This afternoon I was over at Katie's and we again took our cameras out into the amazing garden. The little Pacific tree frogs (also known as Pacific chorus frogs) were again abundant. I'm pretty sure we were mostly seeing juveniles, because adults tend to be 1-2 inches long and these little guys were more on the order of half an inch long:
I noticed a lot of variation in color, with some individuals being all green and others being almost completely brown or copper, with lots of intermediate color forms. I thought maybe you could tell individuals apart by these markings, but I read that some individuals actually seasonally change their color morph over the course of days or weeks based on the background brightness of their habitat. They think there are three common morphs: green, brown, and changers.
Above is a green Pacific tree frog. It's perched on a cattail leaf to give you an idea of how small it is! Below is a more copper-colored individual:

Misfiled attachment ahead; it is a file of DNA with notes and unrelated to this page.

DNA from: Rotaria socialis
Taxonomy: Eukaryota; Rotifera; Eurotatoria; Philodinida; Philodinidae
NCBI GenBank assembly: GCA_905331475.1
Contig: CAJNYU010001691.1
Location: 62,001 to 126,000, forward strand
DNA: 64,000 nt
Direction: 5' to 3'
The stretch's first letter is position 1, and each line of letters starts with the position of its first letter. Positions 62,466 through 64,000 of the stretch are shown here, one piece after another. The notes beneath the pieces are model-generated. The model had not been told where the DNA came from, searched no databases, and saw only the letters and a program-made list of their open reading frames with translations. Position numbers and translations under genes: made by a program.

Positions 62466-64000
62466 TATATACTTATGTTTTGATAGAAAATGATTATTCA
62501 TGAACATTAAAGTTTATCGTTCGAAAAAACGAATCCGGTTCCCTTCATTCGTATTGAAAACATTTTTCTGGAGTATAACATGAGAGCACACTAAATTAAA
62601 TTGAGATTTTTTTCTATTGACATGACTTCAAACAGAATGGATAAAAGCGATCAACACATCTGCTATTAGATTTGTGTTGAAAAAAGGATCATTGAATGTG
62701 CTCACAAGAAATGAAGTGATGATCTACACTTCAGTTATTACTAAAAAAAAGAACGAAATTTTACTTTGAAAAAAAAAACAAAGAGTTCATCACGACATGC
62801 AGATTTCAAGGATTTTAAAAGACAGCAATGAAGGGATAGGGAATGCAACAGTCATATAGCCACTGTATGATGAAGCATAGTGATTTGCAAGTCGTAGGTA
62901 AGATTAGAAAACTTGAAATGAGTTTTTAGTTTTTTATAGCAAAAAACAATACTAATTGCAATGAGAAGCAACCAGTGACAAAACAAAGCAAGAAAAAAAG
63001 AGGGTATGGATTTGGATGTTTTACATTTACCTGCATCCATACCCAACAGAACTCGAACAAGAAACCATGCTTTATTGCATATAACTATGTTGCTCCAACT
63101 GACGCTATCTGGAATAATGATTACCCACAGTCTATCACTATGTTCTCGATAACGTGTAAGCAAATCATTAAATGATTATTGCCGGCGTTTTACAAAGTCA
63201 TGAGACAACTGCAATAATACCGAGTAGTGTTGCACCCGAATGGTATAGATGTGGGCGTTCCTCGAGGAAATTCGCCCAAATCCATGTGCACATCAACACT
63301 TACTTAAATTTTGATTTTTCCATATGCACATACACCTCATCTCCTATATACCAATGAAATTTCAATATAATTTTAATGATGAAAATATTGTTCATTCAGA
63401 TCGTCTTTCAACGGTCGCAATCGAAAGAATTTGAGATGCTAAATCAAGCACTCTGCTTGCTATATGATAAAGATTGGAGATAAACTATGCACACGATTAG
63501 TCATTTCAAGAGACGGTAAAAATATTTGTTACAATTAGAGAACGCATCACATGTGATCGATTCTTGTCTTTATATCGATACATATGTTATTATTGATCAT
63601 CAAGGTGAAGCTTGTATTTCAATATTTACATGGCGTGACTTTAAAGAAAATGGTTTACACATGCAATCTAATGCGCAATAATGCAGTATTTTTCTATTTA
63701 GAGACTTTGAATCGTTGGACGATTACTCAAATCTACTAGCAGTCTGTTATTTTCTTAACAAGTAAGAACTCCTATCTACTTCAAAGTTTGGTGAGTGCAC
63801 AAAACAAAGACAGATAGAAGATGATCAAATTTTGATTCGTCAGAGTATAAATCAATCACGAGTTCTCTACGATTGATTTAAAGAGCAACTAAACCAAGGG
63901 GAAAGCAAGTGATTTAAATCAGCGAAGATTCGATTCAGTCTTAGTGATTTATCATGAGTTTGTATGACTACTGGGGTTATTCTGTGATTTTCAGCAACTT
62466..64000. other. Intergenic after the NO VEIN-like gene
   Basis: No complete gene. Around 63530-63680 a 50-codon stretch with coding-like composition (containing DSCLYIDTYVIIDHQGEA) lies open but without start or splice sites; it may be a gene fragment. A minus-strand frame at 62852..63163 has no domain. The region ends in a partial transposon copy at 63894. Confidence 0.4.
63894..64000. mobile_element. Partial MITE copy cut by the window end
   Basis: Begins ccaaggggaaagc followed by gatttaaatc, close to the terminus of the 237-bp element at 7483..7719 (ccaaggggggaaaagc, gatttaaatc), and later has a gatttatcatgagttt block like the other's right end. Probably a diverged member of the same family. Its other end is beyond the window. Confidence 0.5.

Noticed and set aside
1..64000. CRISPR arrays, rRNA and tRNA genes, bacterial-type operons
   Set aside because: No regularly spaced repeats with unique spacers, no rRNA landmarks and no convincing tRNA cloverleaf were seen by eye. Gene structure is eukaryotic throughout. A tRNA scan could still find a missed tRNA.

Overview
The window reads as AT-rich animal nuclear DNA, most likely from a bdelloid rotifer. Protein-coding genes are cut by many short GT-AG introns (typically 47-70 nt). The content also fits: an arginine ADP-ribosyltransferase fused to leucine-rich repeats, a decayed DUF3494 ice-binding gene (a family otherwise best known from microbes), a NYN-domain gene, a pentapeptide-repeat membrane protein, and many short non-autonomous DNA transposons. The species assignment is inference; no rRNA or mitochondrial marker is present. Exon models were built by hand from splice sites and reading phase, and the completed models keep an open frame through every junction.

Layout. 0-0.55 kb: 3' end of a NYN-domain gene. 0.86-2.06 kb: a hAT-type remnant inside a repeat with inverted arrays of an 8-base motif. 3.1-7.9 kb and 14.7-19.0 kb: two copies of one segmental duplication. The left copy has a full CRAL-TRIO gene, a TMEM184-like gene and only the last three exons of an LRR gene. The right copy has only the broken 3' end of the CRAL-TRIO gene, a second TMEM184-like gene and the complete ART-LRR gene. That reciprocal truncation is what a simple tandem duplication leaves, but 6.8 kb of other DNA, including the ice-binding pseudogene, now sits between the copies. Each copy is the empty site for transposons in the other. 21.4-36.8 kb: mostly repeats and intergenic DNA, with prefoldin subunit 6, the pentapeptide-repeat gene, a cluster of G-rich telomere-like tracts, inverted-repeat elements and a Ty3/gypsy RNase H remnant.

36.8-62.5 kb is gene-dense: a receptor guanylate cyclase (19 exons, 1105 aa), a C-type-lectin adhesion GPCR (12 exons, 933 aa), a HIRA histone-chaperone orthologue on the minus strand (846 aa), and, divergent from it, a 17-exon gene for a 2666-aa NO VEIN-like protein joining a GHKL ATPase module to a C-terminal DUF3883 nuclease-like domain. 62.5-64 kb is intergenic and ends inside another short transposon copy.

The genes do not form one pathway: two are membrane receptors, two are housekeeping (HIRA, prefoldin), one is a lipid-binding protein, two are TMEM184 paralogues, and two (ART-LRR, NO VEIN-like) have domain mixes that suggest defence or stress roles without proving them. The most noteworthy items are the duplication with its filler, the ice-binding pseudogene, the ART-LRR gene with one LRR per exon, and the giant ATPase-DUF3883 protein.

There were also all sorts of insects enjoying the garden, and today I had some luck photographing dragonflies. This first one is a striped meadowhawk (Sympetrum pallipes). Not much is known about the biology of this western species, but I was able to differentiate it from other meadowhawks by its black legs and pale diagonal stripes on the thorax:
There is one common dragonfly I have been seeing a lot of, including at Westside Lake, but I had never successfully photographed it until today. It's a darner of some sort (Aeshna spp.), but there are too many different kinds and I didn't get a good enough look at the necessary field marks to be able to figure out which one it is.
It's a little bit hard to tell here, but the one in the above photograph is a shimmery bluish. The one below was much greener, and as such probably a female:
The dogs were kept out of the garden today so they didn't disturb the wildlife, but they proved just as photogenic back in the yard. Here's the black lab, Ola: